Design and 3D Printing Will Change Our World Beyond Recognition
The Cool Brick is not yet a household name, but that is set to change in the near future.
We have already begun to both be amazed and then accept as normal the profound changes that 3D printing is having on the world. Combine the process with intelligent design, and our landscape, the very fabric of our world is set to be transformed.
The Cool Brick is set to do several things simultaneously – harness age-old technology in a contemporary way, provide sustainability and affordability where people struggle and stimulate further development in new technologies.
Evaporation Is the Key
Liz Stinson in Wired magazine (10 March 2015) explained that natural evaporation was used for centuries by people living in hot climates. A wooden lattice covered windows with a porous, water-filled jar inside. Air passing through the lattice evaporates the water, sending ‘a stream of cool air into the house.’
Inexpensive and energy-efficient, before electric fans or central air conditioning, Stinson said that this new Cool Brick project from Emerging Objects has ‘translated the phenomenon of evaporative cooling into a 3D printed ceramic brick, the Cool Brick.
She explained, ‘this hand-sized chunk of ceramic is essentially a hybrid of the wooden lattice and ceramic jar rolled into a single, lightweight slab. According to the designers, the porous material is able to soak up water like a sponge, so when air passes through it (much like the wooden lattice), the water held in the micropores evaporates and introduces a cooling effect.’
Materials and Design
Stinson said that Emerging Objects are best known for ‘exploration of material’ having made 3D printable ‘cement polymers, wood, rubber composites from pulverised tyres and now ceramic.’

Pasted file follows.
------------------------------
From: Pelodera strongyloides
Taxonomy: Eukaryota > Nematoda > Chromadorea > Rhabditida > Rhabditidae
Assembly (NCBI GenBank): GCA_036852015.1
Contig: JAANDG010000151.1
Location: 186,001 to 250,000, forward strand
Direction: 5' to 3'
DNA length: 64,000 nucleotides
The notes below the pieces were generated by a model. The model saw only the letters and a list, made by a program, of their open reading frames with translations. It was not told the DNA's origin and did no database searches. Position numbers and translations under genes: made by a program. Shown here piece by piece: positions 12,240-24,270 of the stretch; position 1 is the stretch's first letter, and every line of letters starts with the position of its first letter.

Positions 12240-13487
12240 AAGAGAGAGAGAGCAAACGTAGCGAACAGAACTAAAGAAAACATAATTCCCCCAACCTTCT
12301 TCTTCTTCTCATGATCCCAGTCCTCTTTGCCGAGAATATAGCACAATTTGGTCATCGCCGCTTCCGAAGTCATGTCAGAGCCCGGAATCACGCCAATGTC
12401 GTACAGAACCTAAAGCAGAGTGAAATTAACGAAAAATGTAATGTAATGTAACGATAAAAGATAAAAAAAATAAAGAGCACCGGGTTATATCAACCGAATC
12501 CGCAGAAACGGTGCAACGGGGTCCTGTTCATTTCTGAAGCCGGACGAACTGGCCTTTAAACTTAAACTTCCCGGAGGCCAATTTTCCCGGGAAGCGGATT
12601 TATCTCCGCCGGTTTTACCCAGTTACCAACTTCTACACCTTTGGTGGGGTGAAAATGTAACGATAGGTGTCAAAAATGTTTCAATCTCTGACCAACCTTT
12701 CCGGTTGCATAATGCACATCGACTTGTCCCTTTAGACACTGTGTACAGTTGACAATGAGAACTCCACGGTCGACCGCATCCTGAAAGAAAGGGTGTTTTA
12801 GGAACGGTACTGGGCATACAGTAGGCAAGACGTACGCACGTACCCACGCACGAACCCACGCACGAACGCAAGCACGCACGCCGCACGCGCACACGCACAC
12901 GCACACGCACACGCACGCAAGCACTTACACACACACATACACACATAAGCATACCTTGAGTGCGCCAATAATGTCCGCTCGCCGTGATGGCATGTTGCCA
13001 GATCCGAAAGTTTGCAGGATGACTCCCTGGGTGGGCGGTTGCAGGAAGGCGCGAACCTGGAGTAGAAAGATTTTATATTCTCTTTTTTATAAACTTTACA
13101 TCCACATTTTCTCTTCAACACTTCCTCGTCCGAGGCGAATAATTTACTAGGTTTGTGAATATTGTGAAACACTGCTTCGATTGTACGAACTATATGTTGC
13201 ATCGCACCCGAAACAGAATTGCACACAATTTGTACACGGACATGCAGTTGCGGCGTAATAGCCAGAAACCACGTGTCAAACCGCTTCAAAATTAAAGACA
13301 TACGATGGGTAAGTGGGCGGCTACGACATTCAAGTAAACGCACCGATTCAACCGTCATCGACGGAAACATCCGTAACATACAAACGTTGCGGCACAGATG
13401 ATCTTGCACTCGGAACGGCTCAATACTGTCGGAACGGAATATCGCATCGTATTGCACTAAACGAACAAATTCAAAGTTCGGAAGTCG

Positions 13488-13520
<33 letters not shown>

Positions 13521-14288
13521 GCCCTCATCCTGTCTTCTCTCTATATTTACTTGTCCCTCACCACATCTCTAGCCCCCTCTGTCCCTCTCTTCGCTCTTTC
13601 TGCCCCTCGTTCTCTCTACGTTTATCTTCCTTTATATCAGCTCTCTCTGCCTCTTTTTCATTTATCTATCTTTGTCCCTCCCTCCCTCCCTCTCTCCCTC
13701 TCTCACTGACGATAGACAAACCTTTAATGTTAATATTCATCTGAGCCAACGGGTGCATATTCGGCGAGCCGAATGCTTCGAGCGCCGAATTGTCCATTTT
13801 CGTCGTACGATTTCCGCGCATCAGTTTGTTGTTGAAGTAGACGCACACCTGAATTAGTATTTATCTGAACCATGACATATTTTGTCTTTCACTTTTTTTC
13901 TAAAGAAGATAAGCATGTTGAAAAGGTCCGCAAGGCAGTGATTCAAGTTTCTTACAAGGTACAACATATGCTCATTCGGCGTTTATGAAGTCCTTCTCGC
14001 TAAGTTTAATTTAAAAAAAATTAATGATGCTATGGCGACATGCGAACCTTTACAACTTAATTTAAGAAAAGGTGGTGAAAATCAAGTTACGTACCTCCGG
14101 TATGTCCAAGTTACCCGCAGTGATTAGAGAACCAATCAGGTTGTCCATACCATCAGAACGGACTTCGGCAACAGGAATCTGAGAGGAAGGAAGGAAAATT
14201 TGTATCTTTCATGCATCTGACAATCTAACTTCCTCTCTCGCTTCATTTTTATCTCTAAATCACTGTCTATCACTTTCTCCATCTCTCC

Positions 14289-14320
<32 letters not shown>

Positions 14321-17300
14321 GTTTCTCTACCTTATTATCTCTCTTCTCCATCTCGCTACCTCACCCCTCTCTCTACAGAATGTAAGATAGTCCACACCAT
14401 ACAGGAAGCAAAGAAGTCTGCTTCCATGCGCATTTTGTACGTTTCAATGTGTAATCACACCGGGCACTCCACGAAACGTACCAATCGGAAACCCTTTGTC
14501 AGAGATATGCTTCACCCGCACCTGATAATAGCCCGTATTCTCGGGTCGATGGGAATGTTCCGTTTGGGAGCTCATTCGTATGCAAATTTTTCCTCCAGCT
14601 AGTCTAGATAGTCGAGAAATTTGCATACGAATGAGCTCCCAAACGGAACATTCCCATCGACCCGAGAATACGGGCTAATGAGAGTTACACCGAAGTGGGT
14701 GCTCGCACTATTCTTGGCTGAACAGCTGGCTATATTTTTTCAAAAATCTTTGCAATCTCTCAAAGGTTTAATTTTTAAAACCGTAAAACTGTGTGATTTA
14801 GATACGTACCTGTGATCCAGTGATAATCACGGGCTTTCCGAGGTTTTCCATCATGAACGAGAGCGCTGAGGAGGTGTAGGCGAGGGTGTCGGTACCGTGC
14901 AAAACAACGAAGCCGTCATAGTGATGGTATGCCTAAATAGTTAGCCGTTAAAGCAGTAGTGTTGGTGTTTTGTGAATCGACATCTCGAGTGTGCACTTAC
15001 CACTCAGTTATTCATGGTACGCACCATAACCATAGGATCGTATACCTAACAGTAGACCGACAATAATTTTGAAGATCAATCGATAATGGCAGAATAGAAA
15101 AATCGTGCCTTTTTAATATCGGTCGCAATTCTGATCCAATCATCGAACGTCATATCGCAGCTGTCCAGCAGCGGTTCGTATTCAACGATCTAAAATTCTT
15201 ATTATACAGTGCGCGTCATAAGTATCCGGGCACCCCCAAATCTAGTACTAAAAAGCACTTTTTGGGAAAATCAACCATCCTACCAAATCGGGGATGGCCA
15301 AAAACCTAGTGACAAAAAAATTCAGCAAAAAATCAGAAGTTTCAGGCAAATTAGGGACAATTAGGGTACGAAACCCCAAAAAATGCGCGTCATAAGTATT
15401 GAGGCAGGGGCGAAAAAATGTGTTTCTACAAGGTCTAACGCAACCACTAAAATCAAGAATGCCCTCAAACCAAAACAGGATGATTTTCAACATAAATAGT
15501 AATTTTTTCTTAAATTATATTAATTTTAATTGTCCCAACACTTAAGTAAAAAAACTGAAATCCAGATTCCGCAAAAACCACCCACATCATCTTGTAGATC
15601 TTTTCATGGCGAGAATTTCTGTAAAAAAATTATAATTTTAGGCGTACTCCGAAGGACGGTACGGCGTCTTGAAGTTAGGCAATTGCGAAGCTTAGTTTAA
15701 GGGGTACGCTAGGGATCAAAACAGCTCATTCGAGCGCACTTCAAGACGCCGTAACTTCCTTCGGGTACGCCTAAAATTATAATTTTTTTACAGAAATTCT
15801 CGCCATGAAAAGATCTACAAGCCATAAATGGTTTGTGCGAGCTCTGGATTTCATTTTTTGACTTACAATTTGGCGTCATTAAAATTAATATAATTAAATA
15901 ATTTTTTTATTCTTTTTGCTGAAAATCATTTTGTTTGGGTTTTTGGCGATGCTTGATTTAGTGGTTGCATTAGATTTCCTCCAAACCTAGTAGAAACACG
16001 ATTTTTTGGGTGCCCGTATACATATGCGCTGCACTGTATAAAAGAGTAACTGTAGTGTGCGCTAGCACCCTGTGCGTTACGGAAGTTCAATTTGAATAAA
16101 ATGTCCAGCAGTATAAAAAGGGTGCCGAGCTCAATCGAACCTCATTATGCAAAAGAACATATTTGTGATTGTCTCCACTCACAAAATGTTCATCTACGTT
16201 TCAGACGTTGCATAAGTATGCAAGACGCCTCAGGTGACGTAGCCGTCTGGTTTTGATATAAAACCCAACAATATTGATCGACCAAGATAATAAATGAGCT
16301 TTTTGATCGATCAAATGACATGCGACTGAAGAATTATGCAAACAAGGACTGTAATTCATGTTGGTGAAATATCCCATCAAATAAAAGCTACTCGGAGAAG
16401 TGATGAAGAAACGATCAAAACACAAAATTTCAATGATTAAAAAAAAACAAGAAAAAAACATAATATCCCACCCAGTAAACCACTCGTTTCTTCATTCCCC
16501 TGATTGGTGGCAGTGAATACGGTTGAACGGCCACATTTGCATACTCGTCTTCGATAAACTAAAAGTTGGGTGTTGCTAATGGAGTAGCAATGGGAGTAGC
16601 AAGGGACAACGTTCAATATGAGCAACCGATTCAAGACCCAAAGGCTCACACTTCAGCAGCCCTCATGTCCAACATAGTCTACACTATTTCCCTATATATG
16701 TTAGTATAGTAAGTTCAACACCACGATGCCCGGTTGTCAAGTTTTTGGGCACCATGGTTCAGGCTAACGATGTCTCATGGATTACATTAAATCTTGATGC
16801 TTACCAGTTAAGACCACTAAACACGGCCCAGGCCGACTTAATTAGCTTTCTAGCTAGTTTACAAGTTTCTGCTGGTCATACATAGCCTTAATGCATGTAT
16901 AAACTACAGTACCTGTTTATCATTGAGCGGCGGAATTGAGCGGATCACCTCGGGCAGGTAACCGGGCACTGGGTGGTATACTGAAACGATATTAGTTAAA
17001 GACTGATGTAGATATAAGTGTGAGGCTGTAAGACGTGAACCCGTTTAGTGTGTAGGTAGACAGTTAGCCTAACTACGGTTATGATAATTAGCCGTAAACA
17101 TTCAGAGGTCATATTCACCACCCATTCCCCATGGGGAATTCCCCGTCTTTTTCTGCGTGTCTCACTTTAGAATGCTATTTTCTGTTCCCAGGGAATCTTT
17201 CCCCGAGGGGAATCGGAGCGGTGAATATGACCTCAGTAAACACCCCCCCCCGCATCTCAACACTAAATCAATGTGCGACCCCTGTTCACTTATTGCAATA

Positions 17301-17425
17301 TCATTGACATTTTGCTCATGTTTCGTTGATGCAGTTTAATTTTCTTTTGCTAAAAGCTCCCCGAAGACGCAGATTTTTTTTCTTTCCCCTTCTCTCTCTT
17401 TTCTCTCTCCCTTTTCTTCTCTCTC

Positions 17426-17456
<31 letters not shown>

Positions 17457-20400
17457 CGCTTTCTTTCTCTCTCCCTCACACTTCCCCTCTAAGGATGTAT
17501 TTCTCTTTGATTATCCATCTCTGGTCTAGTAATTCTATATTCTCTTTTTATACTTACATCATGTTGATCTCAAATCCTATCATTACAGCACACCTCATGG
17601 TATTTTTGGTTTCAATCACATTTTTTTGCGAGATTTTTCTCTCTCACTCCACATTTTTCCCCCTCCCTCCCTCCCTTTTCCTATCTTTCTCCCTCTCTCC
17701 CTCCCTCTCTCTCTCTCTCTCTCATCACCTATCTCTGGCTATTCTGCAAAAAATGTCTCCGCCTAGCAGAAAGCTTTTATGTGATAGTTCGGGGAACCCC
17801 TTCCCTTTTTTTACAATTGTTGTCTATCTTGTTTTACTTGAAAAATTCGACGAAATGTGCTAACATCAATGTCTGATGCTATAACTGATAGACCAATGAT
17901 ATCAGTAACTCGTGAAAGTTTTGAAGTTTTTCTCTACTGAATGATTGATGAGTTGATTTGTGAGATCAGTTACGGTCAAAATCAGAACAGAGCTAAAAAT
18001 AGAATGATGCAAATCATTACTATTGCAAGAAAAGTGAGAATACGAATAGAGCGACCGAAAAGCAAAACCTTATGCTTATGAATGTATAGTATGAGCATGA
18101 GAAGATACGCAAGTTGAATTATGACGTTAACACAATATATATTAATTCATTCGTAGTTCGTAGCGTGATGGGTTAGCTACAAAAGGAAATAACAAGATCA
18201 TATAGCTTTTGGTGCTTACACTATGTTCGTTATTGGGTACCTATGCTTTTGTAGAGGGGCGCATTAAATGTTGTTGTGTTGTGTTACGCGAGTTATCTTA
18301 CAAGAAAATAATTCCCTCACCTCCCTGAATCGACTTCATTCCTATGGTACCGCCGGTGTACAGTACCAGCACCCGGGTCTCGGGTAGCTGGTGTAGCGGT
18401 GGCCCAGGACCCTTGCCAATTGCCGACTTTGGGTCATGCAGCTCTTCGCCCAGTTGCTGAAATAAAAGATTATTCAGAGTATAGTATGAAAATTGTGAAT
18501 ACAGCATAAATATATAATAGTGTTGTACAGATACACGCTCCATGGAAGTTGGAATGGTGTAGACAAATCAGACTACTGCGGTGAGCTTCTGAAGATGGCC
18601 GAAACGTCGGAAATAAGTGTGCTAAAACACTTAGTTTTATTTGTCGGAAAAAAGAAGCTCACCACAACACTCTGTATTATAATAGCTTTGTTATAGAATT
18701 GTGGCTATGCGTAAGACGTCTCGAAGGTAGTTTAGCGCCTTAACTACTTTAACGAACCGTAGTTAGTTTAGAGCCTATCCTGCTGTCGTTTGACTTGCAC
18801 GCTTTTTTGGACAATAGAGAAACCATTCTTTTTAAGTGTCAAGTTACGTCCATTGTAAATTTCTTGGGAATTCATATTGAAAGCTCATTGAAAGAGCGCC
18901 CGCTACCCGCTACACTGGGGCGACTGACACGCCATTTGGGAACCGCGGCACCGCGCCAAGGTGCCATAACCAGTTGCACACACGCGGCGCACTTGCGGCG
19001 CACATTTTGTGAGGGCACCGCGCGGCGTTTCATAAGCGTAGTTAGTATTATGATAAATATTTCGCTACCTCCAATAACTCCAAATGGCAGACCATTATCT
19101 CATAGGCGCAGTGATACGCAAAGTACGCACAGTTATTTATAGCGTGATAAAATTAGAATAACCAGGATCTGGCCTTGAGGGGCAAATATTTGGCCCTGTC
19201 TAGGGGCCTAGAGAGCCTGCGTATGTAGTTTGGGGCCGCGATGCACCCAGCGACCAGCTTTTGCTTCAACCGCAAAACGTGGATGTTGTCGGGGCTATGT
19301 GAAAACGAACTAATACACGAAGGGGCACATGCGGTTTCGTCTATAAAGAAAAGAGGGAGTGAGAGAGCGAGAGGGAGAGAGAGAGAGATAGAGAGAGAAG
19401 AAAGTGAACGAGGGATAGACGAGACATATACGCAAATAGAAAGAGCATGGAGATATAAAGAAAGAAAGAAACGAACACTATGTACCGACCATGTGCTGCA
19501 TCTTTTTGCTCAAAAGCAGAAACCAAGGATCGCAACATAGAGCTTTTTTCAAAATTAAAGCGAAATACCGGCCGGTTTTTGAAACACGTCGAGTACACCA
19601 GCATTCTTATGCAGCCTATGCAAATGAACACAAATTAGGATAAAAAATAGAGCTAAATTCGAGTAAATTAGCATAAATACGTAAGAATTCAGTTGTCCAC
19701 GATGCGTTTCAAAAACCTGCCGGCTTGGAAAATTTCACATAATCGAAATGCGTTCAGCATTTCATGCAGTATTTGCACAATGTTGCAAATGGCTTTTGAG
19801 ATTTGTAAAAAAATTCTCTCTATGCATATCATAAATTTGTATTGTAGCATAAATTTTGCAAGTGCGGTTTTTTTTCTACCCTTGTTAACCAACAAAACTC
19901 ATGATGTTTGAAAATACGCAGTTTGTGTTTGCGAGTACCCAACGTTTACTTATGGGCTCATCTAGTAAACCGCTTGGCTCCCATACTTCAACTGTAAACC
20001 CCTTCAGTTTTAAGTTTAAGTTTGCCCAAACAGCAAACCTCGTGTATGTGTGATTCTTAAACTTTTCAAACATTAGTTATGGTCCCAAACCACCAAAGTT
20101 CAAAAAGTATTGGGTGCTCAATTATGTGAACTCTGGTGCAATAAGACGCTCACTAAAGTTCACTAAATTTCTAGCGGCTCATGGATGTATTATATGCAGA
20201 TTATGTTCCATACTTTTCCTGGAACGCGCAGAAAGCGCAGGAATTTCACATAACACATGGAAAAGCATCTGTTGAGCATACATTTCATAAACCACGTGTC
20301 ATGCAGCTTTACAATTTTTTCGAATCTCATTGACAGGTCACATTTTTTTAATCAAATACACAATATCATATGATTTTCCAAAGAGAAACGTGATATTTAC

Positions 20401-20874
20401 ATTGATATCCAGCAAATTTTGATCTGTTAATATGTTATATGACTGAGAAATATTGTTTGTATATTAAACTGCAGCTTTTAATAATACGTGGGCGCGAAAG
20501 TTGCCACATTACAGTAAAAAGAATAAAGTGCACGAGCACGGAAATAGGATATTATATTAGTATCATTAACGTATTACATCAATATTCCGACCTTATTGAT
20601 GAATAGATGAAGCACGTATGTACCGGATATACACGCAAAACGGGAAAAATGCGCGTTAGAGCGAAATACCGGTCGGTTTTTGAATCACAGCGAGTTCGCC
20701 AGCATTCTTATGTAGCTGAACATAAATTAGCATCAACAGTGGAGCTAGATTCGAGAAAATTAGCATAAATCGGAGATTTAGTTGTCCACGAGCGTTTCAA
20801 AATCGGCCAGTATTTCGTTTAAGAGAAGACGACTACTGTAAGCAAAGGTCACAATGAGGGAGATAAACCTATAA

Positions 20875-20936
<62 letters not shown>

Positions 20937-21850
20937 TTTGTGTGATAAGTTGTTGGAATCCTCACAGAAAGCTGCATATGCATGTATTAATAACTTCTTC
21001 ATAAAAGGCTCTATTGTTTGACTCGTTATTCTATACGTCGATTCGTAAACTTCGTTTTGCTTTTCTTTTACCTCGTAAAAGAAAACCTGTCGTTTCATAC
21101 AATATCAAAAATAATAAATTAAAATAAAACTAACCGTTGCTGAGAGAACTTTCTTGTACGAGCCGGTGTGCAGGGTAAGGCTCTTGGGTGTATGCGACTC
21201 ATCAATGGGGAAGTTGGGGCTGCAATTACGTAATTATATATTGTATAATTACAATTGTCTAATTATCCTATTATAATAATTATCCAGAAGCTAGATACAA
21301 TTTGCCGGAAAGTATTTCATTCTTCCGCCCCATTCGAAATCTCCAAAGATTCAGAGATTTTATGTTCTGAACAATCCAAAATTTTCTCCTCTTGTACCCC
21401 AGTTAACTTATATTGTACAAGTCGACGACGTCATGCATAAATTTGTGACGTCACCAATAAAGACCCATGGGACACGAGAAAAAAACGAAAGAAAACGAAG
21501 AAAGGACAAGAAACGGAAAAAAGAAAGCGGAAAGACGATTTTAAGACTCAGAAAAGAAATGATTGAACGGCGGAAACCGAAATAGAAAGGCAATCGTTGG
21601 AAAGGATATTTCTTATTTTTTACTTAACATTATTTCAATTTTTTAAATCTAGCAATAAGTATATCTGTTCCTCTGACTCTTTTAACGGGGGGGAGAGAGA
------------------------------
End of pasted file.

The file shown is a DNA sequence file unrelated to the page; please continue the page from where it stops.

Company founder Ronald Rael ‘has long been interested in more traditional forms of architectural building’ and wrote Earth Architecture in 2010. He believes there are ‘clear parallels between earth-built structures and 3D printing. Traditional earthen structures are really 3D printed, additively manufactured, mud clump by mud clump, mud brick by mud brick.
Therefore, the argument runs, it ‘makes sense’ to combine two techniques – traditional construction and digital 3D printing, of which the Cool Brick is the latest manifestation.
The bricks fit together ‘like puzzle pieces bound by mortar’ each with a pattern marked by protrusions. A wall of Cool Bricks creates ‘built-in shading, which protects the interior from transferred heat.’ In theory, a whole dwelling could be built of them.
They can be seen in action at the Museum of Craft and Design in San Francisco in an exhibition called Data Clay: Digital Strategies for Parsing the Earth. Actually, it’s worth having a look at tomorrow’s popular technology today.
Blogs on design, 3D and new thinking:
Mushrooms Come Out of the Dark in New Building Boom, 29 April 2014
Starting Pistol on the Next Revolution Has Been Fired, 11 June 2013
Image: Emerging Objects